Tag: Server Manager

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Project Honolulu Server Overview

Microsoft Project Honolulu – The new Windows Server Management Experience

Last week Microsoft introduced the world to Project Honolulu, which is the codename for a new Windows Server management experience. Project “Honolulu” is a flexible, locally-deployed, browser-based management platform and tools to manage Windows Server locally and remote.

Microsoft today launched the Hololulu Technical Preview for the world, I had the chance to already work with Microsoft during the last couple of months in a private preview. Project Honolulu helps you to managed your servers remotely as a new kind of Server Manager. This is especially handy if you run Windows Server Core, which I think is the new black, after Microsoft announced that Nano Server is only gonna live as a Container Image with the next version of Windows Server.

Project Honolulu took many features for the Azure Server Management Tools which were hosted in Azure, and allowed you to manage your servers in the cloud and on-premise. But the Feedback was simple, People wanted to install the Management expierence on-prem, without the dependency to Microsoft Azure. Microsoft listened to the feedback and delivered the with Project Honolulu a web-based management solution, which you can install on your own servers.

Honolulu Management Experience

Project Honolulu Server Overview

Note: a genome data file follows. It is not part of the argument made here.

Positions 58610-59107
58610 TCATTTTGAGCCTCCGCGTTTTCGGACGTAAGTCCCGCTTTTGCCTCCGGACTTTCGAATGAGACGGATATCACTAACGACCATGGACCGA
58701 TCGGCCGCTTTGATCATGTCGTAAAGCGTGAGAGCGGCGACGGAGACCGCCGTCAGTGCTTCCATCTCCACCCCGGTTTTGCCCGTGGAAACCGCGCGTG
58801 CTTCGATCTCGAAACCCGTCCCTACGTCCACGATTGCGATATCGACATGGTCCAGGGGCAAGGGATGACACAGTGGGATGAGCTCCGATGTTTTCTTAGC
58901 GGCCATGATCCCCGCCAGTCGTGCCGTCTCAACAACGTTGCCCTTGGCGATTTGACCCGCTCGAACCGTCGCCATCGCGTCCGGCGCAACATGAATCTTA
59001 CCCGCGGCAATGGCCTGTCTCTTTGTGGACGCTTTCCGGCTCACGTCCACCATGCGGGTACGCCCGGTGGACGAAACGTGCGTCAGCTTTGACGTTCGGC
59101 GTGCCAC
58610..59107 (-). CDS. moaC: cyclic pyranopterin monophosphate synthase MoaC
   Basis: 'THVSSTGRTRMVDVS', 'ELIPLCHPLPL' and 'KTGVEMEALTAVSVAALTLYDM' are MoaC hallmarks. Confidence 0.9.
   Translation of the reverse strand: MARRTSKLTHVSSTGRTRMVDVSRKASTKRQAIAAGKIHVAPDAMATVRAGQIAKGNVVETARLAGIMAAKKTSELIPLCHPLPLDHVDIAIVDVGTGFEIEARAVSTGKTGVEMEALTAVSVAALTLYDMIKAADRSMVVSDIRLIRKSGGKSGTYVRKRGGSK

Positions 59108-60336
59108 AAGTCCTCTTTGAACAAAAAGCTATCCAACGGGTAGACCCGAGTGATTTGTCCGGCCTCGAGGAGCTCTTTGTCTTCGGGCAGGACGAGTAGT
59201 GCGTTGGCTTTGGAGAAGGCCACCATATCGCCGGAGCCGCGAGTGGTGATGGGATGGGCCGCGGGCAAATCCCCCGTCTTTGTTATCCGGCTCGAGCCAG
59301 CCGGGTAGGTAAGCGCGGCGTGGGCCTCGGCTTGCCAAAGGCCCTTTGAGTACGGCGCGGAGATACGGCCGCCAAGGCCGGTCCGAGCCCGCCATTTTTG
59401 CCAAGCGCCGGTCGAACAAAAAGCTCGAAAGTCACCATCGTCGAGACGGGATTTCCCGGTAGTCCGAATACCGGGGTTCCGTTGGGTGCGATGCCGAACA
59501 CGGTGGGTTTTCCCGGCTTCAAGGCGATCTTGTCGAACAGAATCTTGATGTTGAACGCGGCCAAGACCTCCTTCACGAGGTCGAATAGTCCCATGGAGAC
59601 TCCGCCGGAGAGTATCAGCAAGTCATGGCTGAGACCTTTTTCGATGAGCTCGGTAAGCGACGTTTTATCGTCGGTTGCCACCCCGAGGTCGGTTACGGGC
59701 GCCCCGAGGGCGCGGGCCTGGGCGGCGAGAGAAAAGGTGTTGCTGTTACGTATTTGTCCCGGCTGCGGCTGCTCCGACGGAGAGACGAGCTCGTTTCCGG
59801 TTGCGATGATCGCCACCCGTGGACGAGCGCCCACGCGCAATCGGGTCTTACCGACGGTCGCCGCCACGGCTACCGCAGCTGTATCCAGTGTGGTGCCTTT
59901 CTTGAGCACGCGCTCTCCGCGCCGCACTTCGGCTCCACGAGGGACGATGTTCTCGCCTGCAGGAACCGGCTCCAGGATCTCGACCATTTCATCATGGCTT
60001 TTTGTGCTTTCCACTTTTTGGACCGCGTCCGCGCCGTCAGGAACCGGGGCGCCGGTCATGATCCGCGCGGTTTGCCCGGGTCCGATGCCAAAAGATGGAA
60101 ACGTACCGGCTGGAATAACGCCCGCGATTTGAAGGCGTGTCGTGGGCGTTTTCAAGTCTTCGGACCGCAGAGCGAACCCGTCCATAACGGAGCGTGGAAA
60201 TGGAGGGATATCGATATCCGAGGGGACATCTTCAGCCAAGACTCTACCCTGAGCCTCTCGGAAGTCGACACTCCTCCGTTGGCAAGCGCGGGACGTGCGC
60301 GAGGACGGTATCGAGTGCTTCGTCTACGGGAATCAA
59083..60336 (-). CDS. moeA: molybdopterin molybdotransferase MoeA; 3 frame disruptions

Project Honolulu has different solutions which give you different functionality. In the technical preview there are three solutions available, Server Manager, Failover Cluster Manager and Hyper-Converged Cluster Manager.

Server Manager

The server manager lets you is kind of like the Server Manager you know from Windows Server, but it also replaces some local only tools like Network Management, Process, Device Manger, Certificate and User Management, Windows Update and so on. The Server Manager Solution also adds management of Virtual Machines, Virtual Switches and Storage Replica.

Failover Cluster Manager

As you might think, this allows you to manage Failover Clusters.

Hyper-Converged Cluster Manager

The Hyper-Converged Cluster Manager is very interesting if you are running Storage Spaces Direct clusters in a Hyper-Converged design, where Hyper-V Virtual Machines run on the same hosts. This allows you to do management of the S2D cluster as well as some performance metrics.

Honolulu Topology

Project Honolulu On-Premise Architecture

Project Honolulu leverages a three-tier architecture, a web server displaying web UI using HTML, a gateway service and the managed nodes. The web interface talks to the gateway service using REST APIs and the gateway connected to the managed nodes using WinRM and PowerShell remoting (Similar like the Azure Management Tools).

Project Honolulu On-Premise and Public Cloud Architecture

You can basically access the Web UI from every machine running modern browsers like Microsoft Edge or Google Chrome. If you publish the webserver to the internet, you can also manage it remotely from everywhere. The installation and configuration of Project Honolulu is straight forward, but If you want to know more about the installation check out, my friend and Microsoft MVP colleague, Charbel Nemnom’s blog post about Project Honolulu.

Project Honolulu Gateways Service can be installed on:

  • Windows Server 2012 R2
  • Windows Server 2016

You can manage:

  • Windows Server 2012
  • Windows Server 2012 R2
  • Windows Server 2016 and higher

Conclusion